“These days if you were to ask most Aboriginal people ‘Who are you? Where do you come from?’ They would say I’m a Yorta Yorta person, or I’m a Wiradjuri person. They would not generally say ‘I’m an Aboriginal person’ first. I think they would like to specify their nation.”

In Australia students are rarely taught about the countless massacres of Indigenous people, so the idea that an Indigenous language could be formally taught in universities should seem like a hopeless task. Even more so that it would be so popular amongst students.

“I am a Gamilaroi woman.”

There is an understated confidence to everything Tracey says.

She tells me that groups such as the Muurrbay Aboriginal Language and Culture Cooperative who teach a variety of Indigenous language courses and publish dictionaries, have been vital in restoring the Gamilaraay language.

Tracey’s ancestor, the aforementioned matriarch Mary Jane Caine (also known as the Queen of Burra Bee Dee), wrote a manuscript including the history of the people in her area, as well as a dictionary of words and place names. That manuscript is in the state library available for study.

Despite this community work, most Indigenous nations relied on a strong tradition of oral history passed down from elders. A lot of this culture and language has been lost to aggressive assimilation policies — such as the banning of spoken languages.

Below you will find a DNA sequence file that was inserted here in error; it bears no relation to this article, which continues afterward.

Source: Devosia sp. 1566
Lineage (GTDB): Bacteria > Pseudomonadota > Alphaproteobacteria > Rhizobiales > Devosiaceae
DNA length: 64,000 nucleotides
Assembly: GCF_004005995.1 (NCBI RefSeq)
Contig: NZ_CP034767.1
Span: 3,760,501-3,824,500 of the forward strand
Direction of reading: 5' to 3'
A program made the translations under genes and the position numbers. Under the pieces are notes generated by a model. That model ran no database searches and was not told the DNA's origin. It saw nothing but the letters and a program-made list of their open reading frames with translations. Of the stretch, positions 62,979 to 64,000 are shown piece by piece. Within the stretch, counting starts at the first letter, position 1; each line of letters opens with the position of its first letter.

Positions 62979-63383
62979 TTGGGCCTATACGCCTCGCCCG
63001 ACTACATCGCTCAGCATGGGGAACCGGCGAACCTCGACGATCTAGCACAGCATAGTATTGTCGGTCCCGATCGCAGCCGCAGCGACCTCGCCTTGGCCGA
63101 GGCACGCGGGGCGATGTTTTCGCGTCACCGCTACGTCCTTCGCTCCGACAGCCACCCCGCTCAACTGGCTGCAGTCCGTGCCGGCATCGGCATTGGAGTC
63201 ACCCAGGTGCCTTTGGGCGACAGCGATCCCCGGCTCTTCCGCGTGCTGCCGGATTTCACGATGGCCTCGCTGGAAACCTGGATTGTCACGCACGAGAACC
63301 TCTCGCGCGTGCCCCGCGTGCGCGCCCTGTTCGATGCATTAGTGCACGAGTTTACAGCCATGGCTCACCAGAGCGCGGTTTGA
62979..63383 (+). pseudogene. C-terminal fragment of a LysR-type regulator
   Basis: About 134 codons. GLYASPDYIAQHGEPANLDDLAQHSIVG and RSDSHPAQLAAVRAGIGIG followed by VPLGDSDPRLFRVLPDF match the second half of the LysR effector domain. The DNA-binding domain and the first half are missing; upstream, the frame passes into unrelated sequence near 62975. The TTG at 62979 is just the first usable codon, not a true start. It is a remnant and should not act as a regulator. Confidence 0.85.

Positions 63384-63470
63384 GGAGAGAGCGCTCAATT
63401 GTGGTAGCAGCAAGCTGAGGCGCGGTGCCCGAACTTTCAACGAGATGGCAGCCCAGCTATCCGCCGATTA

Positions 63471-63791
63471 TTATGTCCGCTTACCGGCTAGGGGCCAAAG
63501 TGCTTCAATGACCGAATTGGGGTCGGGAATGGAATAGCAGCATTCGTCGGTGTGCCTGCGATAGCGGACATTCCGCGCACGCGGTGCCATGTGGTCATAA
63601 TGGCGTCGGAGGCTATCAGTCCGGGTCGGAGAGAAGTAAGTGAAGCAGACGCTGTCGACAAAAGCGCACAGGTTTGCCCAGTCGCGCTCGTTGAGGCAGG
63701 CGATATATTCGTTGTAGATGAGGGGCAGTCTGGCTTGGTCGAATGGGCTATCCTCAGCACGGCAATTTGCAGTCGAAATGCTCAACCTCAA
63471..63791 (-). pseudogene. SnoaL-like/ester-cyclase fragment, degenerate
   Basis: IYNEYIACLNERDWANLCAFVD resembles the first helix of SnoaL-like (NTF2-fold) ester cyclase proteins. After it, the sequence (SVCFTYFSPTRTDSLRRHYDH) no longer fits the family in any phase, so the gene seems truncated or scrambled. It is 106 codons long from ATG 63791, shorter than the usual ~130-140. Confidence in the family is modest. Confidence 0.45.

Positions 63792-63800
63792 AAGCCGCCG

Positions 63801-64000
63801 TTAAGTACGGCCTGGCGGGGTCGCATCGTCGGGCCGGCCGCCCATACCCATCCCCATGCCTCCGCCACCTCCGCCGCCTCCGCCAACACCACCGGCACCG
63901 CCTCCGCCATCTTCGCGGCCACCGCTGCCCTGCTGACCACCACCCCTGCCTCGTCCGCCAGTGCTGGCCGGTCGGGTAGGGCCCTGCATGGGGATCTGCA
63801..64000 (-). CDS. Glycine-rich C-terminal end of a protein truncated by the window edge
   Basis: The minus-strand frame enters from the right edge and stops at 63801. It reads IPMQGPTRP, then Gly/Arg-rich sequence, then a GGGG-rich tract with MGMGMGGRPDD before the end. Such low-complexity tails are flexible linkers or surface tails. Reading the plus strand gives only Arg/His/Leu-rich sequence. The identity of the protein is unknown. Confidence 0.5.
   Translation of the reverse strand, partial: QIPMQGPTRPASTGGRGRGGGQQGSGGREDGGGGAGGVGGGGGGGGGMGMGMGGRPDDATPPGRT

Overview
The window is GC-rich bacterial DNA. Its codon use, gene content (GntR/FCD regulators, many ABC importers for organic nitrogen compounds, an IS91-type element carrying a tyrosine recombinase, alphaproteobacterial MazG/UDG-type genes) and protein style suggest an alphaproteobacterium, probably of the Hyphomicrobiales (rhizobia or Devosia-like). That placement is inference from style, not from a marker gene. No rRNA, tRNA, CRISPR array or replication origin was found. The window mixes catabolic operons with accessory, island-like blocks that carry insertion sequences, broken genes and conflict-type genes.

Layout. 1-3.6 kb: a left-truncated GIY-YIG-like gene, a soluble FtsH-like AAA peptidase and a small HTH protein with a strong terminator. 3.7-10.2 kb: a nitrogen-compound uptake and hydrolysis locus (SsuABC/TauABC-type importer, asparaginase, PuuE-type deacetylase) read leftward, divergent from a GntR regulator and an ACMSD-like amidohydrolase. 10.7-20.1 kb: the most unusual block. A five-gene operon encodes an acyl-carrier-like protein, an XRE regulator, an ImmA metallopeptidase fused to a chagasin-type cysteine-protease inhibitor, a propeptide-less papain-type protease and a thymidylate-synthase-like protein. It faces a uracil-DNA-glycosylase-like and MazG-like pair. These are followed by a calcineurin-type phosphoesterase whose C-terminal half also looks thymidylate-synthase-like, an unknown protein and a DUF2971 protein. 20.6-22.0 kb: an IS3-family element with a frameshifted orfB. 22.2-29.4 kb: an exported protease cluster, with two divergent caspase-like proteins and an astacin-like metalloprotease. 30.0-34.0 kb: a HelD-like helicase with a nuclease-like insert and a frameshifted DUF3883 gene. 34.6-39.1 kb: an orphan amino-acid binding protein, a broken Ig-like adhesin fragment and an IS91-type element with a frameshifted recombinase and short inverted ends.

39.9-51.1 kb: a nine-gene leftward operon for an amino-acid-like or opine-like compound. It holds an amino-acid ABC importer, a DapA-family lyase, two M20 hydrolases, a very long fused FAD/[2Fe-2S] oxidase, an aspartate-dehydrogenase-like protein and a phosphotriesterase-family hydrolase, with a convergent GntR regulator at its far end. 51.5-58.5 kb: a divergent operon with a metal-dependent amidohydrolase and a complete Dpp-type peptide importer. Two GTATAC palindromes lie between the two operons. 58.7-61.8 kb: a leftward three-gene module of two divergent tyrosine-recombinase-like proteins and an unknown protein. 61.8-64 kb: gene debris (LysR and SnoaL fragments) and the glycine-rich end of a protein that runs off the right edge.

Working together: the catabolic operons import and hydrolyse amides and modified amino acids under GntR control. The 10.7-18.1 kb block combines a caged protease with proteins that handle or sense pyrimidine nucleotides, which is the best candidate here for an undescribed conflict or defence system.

But these languages aren’t lost forever.

Gamilaraay has a significant amount of archival history. Missionaries wrote down prayers in Gamilaraay, surveyors such as Robert Hamilton Matthews recorded spoken Gamilaraay, and many early colonial explorers kept journals where they took notes on the spoken language. It is from these European sources that linguists and anthropologists are piecing the language back together. Ironically, the imperialists that caused the degradation of the language are now providing the sources needed to restore it.

"Baayandhu nginda" translates into "See you later." "Maarubaa" translates into "Thanks"
Art: Matthew Fisher

Tracey smiles at me as she collects her thoughts.

“Indigenous peoples in Australia and all over the world have suffered under colonisation and policies that reinforce invaders’ privileges. We want to reclaim the language, culture and land that was taken. By revitalising and reclaiming language we are demonstrating the diversity and complexity of Indigenous peoples’ cultures, knowledge and understandings of Australia,” she says.

“I think the revitalisation of Gamilaraay is a way of breaking ignorance down.”

Cameron Gooley is a Gamilaroi man and the nephew of Tracey Cameron.